Tickets for the Sept. 29 "Farm-to-Fork Tower Bridge Dinner" are on sale starting today, and the price might come as a sticker shock for many. Tickets cost $175 per person, which makes dinner for two about the price of an iPad mini. The four-course dinner will be held on the Tower Bridge, which includes beer and wine from local purveyors, and will cap a "Farm-to-Fork Week" which kicks off Sept. 21 and includes a festival on the Capitol Mall and locavore related restaurant offerings.
Throwing a dinner for 600 people certainly doesn't come cheap. Along with the assorted food costs, servers and other staff need to be paid, makeshift kitchens will need to be installed, plates and glassware must be rented, plus the permitting and other logistics which need to be handled for shutting down the Tower Bridge for a few hours.
The food will meanwhile be crafted from a roll-call of signature Sacramento chefs, including Patrick Mulvaney, Oliver Ridgeway, Randall Selland, Molly Hawks and many more. Tables will be set up to span the length of the Tower Bridge, to create a symbolic bridge between Yolo and Sacramento counties.
But with a $175 ticket price, there's another potential bit of symbolism: The local farm-to-fork movement quickly starts looking like the "Farm-to-Silver-Spoon"movement. According to the United States Department of Agriculture, a moderate weekly food budget for a family of four with children ages 6 to 11 costs $238.30. Let's just say a couple of these bridge dinner tickets would throw a huge whammy into a family household that has to stick close to its budgets.
The branding of Sacramento of "America's Farm-to-Fork Capital" is a consortium effort from the Sacramento Convention & Visitors Bureau, local chefs and restaurateurs, city officials, and other groups. While the end game is to boost food tourism to Sacramento, the initial phases of this movement are meant to sell this idea to locals.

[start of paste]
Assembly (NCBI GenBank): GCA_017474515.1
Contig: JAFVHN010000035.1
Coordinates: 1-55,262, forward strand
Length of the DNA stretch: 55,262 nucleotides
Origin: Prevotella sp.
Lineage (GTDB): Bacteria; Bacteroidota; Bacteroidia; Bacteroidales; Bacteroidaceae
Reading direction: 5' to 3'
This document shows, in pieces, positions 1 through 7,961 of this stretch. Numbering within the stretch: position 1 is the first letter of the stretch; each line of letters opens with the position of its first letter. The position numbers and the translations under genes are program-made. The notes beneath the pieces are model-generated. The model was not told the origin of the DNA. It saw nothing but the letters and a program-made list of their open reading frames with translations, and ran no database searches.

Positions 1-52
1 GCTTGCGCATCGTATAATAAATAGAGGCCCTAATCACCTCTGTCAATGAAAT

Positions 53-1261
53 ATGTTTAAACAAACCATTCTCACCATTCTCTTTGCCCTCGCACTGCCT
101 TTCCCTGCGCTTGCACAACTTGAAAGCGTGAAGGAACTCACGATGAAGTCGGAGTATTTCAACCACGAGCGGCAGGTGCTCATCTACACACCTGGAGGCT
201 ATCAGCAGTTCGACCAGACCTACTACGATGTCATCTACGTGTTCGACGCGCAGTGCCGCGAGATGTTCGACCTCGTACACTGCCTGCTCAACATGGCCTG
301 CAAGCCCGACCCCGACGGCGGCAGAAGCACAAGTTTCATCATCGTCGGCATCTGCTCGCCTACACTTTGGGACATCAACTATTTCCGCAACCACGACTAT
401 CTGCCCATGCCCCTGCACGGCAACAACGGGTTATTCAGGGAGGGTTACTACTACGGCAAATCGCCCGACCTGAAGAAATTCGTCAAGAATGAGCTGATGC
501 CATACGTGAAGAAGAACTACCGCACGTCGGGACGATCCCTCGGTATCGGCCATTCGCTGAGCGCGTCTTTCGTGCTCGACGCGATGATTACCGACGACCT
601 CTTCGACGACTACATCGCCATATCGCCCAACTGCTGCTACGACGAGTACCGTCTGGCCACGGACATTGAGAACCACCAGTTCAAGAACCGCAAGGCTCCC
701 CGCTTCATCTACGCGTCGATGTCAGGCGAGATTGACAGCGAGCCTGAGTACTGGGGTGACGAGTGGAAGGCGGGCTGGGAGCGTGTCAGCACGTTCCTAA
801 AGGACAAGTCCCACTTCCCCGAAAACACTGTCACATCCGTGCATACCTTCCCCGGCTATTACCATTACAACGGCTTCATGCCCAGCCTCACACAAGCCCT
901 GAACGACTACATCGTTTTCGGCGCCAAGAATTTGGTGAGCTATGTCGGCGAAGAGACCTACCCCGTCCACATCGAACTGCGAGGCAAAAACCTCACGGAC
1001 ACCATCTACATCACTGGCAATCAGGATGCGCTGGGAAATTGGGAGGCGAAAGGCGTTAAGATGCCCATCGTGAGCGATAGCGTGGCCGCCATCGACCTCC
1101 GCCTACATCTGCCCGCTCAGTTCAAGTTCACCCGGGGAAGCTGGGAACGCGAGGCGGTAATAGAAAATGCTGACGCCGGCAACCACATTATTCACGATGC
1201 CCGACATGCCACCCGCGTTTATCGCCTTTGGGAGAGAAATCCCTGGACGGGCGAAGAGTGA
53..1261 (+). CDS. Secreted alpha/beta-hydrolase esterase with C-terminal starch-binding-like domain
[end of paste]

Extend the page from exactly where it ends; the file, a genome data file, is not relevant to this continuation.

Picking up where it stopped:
"It's essentially an identity campaign that locals can embrace," said Mike Testa, senior vice president of the Sacramento Convention & Visitors Bureau. "If they don't believe in what we are, it won't work toward the outside. It's an education campaign of what northern California grows, what we export and why that's important."
The editors of SacTown magazine take credit for inspiring this bridge dinner idea after learning about a series of bridge brunches in Portland. However, the cost of those Portland brunch festivals were just $25 per person, and the ticket price included food. Attendees could also purchase additional food from other vendors on the bridge.
Sacramento's "Farm-to-Fork Week" will also include low cost and free events, including a free Sept. 28 festival on the Capitol Mall that features cooking demonstrations, food vendors, live music and more. Monies raised from the Tower Bridge dinner will be used for funding such public farm-to-fork events, said Testa.
"We expect the (Tower Bridge dinner) quality to be second to none," Testa added. "We also plan to bring in higher end local wines. Part of the price is for the experience. The Tower Bridge has never been closed down and there are fees associated with that."
So, do you plan on attending this Tower Bridge dinner?
* YES, this is a historic Sacramento dinner and the costs are understandable.
* NO, I am priced out.
Please leave your thoughts in the comments section.
FROM THE BEE: